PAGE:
Sergey Radchenko uses new archival sources from Russia, China, Mongolia, the United States, and other countries to examine the deterioration of relations between the USSR and China in the 1960s, whereby once powerful allies became estranged, competitive, and increasingly hostile neighbors.
Edited by Boris Morozov and Yaacov Ro'i, this volume examines Soviet influence in fomenting and perpetuating the June 1967 Six Day War between Israel and the Arab states. Contributors use newly available archival sources to study this controversial incident more fully than ever before.
Contributors to this volume, edited by Jeffrey Engel, turn Cold War diplomatic history upside down by studying how actions of international relations affected local popular life. Each chapter has its origins in a major international issue, and then unfolds the consequences of that issue for some region or city.
Edited by Priscilla Roberts and based on new archival research, this volume broadens the context of the U.S. intervention in Vietnam. Its primary focus is on relations between China and Vietnam; but it also deals with China's relations with Cambodia, U.S. dealings with both China and Vietnam, French attitudes toward Vietnam and China, and Soviet views of Vietnam and China.
The 1956 Hungarian revolution was a key event in the Cold War, demonstrating deep dissatisfaction with both the communist system and old-fashioned Soviet imperialism. Now, fifty years later, Charles Gati's new history of the revolt modifies our picture of what happened.
Kim Il Sung in the Khruschev Era: Soviet-DPRK Relations and the Role of North Korean Despotism, 1953-1964Jul 07, 2011
Balázs Szalontai describes how North Korea became more despotic even as other Communist countries underwent de-Stalinization. Through a series of comparisons with the Soviet Union and other Communist countries, he highlights unique features of North Korean communism during the period.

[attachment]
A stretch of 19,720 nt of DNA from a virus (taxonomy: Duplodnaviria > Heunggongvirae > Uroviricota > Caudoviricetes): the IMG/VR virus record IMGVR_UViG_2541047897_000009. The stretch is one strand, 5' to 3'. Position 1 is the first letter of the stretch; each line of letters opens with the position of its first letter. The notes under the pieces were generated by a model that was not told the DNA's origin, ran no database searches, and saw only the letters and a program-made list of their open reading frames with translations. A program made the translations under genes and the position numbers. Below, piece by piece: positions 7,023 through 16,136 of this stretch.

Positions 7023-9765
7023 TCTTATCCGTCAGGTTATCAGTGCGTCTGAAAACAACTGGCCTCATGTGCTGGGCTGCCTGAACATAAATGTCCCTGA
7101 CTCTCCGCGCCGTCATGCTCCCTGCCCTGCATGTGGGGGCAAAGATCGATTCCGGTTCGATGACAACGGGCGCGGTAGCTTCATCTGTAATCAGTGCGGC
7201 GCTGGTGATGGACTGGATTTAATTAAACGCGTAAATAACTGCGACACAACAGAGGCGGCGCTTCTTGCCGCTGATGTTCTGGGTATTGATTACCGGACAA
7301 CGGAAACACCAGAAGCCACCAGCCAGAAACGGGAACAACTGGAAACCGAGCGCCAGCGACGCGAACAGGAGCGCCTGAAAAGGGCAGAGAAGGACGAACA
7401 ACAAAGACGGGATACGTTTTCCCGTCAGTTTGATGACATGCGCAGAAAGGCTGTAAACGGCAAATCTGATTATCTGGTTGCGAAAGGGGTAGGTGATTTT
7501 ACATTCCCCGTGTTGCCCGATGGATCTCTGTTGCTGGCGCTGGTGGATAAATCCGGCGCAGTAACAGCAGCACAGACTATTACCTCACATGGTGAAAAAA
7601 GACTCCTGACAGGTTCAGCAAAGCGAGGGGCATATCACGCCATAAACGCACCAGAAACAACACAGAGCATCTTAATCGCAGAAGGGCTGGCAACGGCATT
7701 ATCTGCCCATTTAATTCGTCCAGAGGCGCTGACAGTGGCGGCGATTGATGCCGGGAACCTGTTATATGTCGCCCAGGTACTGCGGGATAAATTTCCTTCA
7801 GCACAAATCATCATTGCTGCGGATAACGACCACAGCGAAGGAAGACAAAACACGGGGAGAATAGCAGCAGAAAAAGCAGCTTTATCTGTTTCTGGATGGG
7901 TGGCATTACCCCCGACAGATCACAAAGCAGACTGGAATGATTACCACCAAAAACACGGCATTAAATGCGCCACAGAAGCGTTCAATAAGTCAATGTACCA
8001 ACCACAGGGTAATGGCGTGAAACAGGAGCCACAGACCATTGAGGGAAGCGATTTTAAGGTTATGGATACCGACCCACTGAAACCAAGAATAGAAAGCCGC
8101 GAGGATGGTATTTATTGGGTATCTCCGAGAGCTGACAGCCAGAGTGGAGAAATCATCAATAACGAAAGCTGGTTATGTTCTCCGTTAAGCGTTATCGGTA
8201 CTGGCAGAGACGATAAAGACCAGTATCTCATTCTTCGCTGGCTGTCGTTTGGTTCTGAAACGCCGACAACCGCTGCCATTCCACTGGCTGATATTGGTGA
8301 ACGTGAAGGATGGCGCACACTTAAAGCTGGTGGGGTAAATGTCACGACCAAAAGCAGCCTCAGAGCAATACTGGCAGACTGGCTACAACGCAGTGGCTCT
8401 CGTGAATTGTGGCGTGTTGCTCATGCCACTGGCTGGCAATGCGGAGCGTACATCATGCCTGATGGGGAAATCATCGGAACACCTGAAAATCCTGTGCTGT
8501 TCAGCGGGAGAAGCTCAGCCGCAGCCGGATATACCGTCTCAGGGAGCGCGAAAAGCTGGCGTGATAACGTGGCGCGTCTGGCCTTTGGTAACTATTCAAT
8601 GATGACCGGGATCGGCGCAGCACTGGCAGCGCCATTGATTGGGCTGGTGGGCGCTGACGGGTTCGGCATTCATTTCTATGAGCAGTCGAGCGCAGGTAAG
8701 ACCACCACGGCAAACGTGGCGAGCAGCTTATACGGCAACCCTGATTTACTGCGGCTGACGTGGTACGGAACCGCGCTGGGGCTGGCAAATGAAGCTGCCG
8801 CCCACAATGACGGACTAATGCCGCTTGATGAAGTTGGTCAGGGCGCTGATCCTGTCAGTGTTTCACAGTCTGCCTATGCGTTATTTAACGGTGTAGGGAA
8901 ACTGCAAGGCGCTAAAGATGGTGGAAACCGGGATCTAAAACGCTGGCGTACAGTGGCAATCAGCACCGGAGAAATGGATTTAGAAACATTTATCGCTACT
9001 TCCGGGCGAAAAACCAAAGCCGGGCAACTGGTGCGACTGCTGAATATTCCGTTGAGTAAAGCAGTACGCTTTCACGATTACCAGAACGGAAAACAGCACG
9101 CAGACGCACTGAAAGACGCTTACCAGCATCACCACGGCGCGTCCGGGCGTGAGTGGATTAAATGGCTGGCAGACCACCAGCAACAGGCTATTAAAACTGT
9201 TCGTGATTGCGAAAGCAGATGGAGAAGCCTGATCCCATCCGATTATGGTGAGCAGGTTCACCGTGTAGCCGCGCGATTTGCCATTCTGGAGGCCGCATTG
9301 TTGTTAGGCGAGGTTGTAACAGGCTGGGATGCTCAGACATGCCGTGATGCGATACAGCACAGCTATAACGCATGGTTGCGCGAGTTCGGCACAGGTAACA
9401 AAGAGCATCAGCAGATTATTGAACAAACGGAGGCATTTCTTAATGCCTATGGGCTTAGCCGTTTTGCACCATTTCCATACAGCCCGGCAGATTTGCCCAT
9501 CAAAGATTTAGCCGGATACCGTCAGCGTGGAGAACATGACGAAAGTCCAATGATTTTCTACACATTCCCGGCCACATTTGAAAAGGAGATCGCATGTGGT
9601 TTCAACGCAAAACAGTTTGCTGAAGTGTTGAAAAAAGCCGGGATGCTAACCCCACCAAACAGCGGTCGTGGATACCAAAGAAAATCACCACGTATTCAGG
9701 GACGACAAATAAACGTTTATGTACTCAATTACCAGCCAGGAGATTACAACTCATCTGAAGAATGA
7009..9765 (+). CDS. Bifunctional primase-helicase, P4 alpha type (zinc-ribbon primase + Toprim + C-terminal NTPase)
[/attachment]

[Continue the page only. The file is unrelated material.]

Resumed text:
Ilya V. Gaiduk examines the Soviet approach to the Vietnam conflict between the 1954 Geneva conference on Indochina and late 1963, when the overthrow of the South Vietnamese president Ngo Dinh Diem and the assassination of John F. Kennedy radically transformed the conflict.
Why would one country impose economic sanctions in pursuit of foreign policy objectives? How effective are economic weapons in attaining such objectives? Shu Guang Zhang examines the economic sanctions instituted by the United States and its allies against the People's Republic of China in the 1950s, and their effects on Chinese domestic policy and the Sino-Soviet alliance.
Edited by Odd Arne Westad, this volume brings together young scholars from China, Russia, the United States, and Western Europe who, drawing on much newly available documentation, analyze the complicated history of the Sino-Soviet relationship from World War II to the 1960s.
The 22 documents made available in CWIHP e-Dossier No. 22 are a small sample from the 10 volumes of Willy Brandt's selected works published between 2002 and 2009 as "Berliner Ausgabe."